- Year Published: 1922
- Language: English
- Country of Origin: United States of America
- Source: Burgess T. W. (1922). Whitefoot the Woodmouse Boston: Little, Brown & Co..
- Flesch–Kincaid Level: 4.5
- Word Count: 563
Burgess, T. (1922). "Farmer Brown’s Boy Becomes Acquainted". Whitefoot the Woodmouse (Lit2Go Edition). Retrieved September 14, 2014, from
Burgess, Thornton W.. ""Farmer Brown’s Boy Becomes Acquainted"." Whitefoot the Woodmouse. Lit2Go Edition. 1922. Web. <>. September 14, 2014.
Thornton W. Burgess, ""Farmer Brown’s Boy Becomes Acquainted"," Whitefoot the Woodmouse, Lit2Go Edition, (1922), accessed September 14, 2014,.
It didn’t take Farmer Brown’s boy long to discover that Whitefoot the Woodmouse was living in the little sugar-house. He caught glimpses of Whitefoot peeping out at him. Now Farmer Brown’s boy is wise in the ways of the little people of the Green Forest. Right away he made up his mind to get acquainted with Whitefoot. He knew that not in all the Green Forest is there a more timid little fellow than Whitefoot, and he thought it would be a fine thing to be able to win the confidence of such a shy little chap.
So at first Farmer Brown’s boy paid no attention whatever to Whitefoot. He took care that Whitefoot shouldn’t even know that he had been seen. Every day when he ate his lunch, Farmer Brown’s boy scattered a lot of crumbs close to the pile of wood under which Whitefoot had made his home. Then he and Farmer Brown would go out to collect sap. When they returned not a crumb would be left.
One day Farmer Brown’s boy scattered some particularly delicious crumbs. Then, instead of going out, he sat down on a bench and kept perfectly still. Farmer Brown and Bowser the Hound went out. Of course Whitefoot heard them go out, and right away he poked his little head out from under the pile of wood to see if the way was clear. Farmer Brown’s boy sat there right in plain sight, but Whitefoot didn’t see him. That was because Farmer Brown’s boy didn’t move the least bit. Whitefoot ran out and at once began to eat those delicious crumbs. When he had filled his little stomach, he began to carry the remainder back to his storehouse underneath the woodpile. While he was gone on one of these trips, Farmer Brown’s boy scattered more crumbs in a line that led right up to his foot. Right there he placed a big piece of bread crust.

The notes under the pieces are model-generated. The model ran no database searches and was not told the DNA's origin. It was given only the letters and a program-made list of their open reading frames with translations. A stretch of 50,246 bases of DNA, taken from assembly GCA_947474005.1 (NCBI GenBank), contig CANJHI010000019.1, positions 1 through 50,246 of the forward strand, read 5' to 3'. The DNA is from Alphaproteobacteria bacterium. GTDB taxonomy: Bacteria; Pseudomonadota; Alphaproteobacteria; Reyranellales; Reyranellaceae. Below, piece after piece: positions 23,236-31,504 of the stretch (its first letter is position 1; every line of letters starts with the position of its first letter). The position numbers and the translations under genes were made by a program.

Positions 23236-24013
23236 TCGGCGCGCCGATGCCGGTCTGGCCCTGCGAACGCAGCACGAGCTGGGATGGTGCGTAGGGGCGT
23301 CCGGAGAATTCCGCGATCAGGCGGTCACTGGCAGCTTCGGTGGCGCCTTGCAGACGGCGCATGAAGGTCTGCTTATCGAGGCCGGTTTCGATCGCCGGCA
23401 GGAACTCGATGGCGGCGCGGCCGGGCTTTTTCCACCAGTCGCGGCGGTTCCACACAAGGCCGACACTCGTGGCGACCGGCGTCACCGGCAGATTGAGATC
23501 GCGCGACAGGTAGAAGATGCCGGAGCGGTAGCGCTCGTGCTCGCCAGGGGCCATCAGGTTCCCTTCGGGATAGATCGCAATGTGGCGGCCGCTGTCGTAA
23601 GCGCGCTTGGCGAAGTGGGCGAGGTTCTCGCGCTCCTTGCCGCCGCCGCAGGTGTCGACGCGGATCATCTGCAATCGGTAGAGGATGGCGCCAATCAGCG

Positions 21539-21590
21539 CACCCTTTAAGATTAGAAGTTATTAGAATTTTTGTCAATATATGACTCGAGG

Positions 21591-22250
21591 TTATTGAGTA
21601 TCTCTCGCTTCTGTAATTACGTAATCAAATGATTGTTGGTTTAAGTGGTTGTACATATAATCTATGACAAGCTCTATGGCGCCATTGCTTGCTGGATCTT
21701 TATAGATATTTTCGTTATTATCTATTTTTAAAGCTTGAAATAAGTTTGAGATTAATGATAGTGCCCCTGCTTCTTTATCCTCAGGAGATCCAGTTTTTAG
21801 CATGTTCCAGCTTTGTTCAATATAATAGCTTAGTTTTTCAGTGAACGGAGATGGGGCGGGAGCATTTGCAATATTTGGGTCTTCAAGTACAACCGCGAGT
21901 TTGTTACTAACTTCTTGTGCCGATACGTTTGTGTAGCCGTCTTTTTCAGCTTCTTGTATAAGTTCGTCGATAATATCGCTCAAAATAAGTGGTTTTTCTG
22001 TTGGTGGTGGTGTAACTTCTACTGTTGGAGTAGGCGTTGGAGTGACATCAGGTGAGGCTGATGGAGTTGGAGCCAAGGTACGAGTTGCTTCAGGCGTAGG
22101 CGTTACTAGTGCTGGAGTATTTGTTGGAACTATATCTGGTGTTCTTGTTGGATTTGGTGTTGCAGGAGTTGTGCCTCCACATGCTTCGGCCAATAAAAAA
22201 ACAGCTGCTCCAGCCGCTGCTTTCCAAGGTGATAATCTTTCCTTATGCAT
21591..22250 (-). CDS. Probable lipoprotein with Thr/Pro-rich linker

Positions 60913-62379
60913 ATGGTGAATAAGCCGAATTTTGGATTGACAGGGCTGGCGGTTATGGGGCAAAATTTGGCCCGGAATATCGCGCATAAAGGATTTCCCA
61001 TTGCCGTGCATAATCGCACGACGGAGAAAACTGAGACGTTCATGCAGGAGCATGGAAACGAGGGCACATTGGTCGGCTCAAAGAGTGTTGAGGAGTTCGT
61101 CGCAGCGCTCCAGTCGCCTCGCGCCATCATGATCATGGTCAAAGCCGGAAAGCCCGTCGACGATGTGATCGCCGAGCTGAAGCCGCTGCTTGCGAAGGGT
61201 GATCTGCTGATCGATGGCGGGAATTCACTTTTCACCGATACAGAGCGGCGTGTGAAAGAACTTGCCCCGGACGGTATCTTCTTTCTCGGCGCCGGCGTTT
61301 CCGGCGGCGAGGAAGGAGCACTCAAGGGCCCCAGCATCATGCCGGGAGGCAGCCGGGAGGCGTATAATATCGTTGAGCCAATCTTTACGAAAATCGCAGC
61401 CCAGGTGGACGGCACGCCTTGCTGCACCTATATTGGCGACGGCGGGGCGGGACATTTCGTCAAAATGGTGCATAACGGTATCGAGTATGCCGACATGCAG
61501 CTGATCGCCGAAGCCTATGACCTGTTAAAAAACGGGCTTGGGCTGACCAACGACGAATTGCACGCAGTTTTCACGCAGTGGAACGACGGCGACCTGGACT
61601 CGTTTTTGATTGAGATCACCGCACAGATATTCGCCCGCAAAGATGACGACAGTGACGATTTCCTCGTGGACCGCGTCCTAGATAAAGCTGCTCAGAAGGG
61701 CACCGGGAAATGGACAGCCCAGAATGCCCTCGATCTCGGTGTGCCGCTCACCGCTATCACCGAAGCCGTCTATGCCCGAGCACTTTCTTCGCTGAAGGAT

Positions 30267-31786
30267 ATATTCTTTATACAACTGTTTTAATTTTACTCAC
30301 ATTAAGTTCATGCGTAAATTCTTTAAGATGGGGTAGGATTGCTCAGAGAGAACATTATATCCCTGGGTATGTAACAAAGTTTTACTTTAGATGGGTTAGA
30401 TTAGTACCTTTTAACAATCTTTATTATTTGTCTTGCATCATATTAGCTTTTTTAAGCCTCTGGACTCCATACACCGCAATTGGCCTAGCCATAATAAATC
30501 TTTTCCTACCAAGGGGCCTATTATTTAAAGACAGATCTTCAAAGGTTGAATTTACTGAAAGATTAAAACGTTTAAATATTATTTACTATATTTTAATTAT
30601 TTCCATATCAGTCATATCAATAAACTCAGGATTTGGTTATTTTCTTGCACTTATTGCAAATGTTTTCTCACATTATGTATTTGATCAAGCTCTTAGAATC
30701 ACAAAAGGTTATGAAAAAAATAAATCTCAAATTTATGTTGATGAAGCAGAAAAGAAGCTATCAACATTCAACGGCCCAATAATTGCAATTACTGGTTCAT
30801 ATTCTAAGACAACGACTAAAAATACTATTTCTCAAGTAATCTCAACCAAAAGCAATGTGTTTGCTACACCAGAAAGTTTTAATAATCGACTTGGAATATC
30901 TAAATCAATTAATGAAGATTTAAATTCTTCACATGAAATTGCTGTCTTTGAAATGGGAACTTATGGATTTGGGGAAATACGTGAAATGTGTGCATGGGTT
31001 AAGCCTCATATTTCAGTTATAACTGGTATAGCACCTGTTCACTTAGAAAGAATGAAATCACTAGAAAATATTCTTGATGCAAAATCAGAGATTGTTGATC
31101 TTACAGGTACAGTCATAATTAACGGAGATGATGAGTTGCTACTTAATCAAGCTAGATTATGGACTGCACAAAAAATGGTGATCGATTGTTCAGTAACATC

Whitefoot was working so hard and so fast to get all those delicious bits of food that he took no notice of anything else until he reached that piece of crust. Then he happened to look up right into the eyes of Farmer Brown’s boy. With a frightened little squeak Whitefoot darted back, and for a long time he was afraid to come out again.
But Farmer Brown’s boy didn’t move, and at last Whitefoot could stand the temptation no longer. He darted out halfway, scurried back, came out again, and at last ventured right up to the crust. Then he began to drag it back to the woodpile. Still Farmer Brown’s boy did not move.
For two or three days the same thing happened. By this time, Whitefoot had lost all fear. He knew that Farmer Brown’s boy would not harm him, and it was not long before he ventured to take a bit of food from Farmer Brown’s boy’s hand. After that Farmer Brown’s boy took care that no crumbs should be scattered on the ground. Whitefoot had to come to him for his food, and always Farmer Brown’s boy had something delicious for him.